July 3, 2010
Thanks to Tom for giving Peace Action a shout out:
Published on The Nation (http://www.thenation.com)

House Stands Firm on Afghanistan Withdrawal Timetable

Tom Hayden | July 2, 2010

One hundred sixty-two House members, including a large majority of Democrats, sent a significant antiwar message to President Obama last night, forcing the White House to depend for Afghanistan war support on the Republicans who want to unseat the Democrats and Obama himself in upcoming elections.

Despite claims by punditry that the antiwar movement has disappeared, stalwart Representative Barbara Lee gained 100 votes for her amendment rejecting $33 billion for 30,000 new troops already being sent to Afghanistan. Seven of her votes were Republicans. The measure would have redirected the $33 billion to expenses incurred in redeploying the troops out of Afghanistan.

More significant numerically, there were 162 votes cast for Representative Jim McGovern’s amendment, co-authored by representatives David Obey and Walter Jones, which articulated a game plan for ending the war. Only a year ago, the same measure was introduced as a general and non-binding resolution. This time the proposal required, as a condition of funding, an exit proposal including a withdrawal timetable, by next spring, before the president’s announced plan to “begin” withdrawals in July. Further, in response to rising pressure to delay withdrawals, the McGovern proposal would require another Congressional vote if the administration succumbed to pressure from Republicans and the military to delay the beginning departure date.

Among Democrats, the vote for McGovern was 153-98, with nine Republican supporters. Significantly, Speaker Nancy Pelosi, who this week predicted a strong Democratic push for a “substantial drawdown” by next year, voted with McGovern.

Beltway-based peace groups were surprised by the outcome. “All in all, we did better than I expected,” blogged Paul Kawika-Martin of Peace Action as the televised vote rolled across the CSPAN screen.

Though the war will escalate as a result of the final vote, the opponents sent a powerful message to the president and newly confirmed Gen. David Petraeus that antiwar pressure will only increase in the period ahead, adding important pressure for the July 2011 deadline to be maintained and clarified by a timeline for completion, as originally proposed by Senator Russ Feingold.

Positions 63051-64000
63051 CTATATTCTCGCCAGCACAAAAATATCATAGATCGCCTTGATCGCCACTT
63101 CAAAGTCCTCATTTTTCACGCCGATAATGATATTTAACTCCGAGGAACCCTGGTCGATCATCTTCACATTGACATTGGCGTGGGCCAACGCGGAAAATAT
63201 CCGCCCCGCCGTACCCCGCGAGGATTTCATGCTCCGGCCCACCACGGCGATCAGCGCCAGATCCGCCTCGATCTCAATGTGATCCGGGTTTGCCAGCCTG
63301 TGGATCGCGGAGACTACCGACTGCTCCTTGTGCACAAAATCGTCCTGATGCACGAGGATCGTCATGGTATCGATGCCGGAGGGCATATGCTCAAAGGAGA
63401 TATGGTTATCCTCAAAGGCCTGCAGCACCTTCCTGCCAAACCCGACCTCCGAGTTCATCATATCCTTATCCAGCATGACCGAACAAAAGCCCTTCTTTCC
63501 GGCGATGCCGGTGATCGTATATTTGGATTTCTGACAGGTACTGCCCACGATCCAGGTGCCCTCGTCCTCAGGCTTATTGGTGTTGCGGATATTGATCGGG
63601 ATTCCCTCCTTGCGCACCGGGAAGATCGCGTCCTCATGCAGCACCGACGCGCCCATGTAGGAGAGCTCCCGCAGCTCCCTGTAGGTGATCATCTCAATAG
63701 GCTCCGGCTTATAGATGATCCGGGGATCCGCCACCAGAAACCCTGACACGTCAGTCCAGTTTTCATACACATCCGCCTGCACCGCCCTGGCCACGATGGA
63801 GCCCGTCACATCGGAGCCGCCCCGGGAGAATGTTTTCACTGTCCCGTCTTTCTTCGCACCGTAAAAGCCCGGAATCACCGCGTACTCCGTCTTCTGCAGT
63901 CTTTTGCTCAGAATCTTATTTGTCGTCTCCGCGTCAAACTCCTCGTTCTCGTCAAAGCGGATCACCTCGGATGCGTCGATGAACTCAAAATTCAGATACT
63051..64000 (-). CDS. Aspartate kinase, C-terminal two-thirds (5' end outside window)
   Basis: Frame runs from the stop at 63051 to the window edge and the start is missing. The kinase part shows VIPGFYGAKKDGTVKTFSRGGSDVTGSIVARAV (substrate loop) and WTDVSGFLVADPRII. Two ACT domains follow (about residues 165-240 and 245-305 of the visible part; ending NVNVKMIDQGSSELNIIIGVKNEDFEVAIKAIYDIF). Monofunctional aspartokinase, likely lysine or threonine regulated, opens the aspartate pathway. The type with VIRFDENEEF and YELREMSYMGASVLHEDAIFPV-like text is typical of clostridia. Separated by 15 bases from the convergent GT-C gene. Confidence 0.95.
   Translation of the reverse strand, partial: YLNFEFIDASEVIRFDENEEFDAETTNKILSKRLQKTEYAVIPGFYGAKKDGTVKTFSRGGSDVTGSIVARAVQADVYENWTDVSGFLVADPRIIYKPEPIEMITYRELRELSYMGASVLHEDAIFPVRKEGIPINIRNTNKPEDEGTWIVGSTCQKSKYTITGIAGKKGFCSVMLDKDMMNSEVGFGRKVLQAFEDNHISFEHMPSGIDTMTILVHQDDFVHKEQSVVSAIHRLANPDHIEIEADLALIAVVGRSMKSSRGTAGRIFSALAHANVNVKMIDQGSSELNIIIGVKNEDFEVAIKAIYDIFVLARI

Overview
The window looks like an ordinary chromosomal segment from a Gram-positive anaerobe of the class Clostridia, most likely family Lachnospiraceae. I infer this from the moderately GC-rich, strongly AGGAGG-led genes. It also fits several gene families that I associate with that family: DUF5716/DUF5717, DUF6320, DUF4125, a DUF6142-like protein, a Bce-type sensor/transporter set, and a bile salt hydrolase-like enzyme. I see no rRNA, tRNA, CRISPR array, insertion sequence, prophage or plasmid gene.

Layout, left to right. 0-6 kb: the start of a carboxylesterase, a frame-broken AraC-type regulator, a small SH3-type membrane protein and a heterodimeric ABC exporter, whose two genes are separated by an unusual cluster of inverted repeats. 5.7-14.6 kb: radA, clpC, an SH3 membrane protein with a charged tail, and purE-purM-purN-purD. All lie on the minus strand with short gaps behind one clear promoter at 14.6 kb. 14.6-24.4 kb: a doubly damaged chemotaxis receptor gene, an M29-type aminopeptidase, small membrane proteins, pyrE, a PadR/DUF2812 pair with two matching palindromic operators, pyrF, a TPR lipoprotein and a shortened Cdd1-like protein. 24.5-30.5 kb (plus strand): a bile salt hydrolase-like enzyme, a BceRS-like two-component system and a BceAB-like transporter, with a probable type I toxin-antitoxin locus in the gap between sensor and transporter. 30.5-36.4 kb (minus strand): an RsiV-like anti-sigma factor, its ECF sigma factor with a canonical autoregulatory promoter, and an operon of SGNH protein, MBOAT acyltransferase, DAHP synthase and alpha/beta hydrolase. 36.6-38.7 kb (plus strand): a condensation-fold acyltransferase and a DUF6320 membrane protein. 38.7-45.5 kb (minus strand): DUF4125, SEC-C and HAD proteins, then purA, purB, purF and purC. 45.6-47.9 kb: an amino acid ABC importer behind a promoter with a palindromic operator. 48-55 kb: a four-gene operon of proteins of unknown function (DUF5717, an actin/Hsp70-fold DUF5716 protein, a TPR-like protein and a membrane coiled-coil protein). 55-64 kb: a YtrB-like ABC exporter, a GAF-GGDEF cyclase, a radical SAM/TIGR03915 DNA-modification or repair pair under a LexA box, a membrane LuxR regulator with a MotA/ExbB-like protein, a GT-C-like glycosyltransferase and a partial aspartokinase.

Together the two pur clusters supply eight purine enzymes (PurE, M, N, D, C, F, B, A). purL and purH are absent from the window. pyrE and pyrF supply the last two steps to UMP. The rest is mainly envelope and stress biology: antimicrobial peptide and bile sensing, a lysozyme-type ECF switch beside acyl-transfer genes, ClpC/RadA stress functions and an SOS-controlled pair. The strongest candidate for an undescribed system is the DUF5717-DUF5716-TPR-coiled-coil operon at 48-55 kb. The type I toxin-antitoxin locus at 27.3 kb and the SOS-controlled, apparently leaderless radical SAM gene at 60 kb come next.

The message is sure to reinforce the belief in the Karzai administration, the Pakistan government and among NATO allies that time is running out, thus giving an impetus for accelerating talks with the Taliban.

The escalating offensive in southern Afghanistan will continue apace, with uncertain results.

The Taliban may misread the message from Congress, however, and overplay their hand. Their strength lies in southern Pashtun communities in southern Afghanistan and Pakistan, suggesting that their future lies in a negotiated power-sharing arrangment with the northern tribes and warlords they fought in the civil war nearly a decade ago. The McGovern proposal foreshadows a scenario of peace diplomacy that stabilizes a deeply divided country.


Source URL: http://www.thenation.com/article/36993/house-stands-firm-afghanistan-withdrawal-timetable

Afghanistan amendments being voted on in the House tonight.

July 1, 2010

Three amendments will be voted tonight in the House:

1.  The McGovern (D-MA)-Obey (D-WI)-Jones (R-NC) amendment would have required the president to present Congress with 1) a new National Intelligence Estimate on Afghanistan by January 31, 2011 and 2) a plan by April 4, 2011 on the safe, orderly and expeditious redeployment of U.S. troops from Afghanistan, including a timeframe for the completion of the redeployment.  The amendment also requires Congress to vote by July 2011 if it wants to allow the obligation and expenditure of funds for Afghanistan in a manner that is not consistent with the president’s announced policy of December 2009 to begin to drawdown troops by July 2011.   The amendment also requires quarterly reports to Congress on the status of the plan submitted to Congress and strengthens and expands oversight of private contractors in Afghanistan to deal more effectively with corruption, waste, fraud and abuse.  Last, the amendment clarifies that no part of the amendment shall limit the president’s ability to attack al Qaeda, gather and share intelligence with allies in Afghanistan and Pakistan, or modify U.S. military strategy on-the-ground over the period of redeployment.

Full text here:

McGovern Obey amendment_xml

2.

The amendment offered by Barbara Lee (D-CA) would have limited would limit funds for military operations in Afghanistan for only force protection and to begin the redeployment of all troops and military contractors.

Full text here:

Amendment 4 (HR 4899)

3.  The third amendment would simply strike all Afghanistan military funding from the bill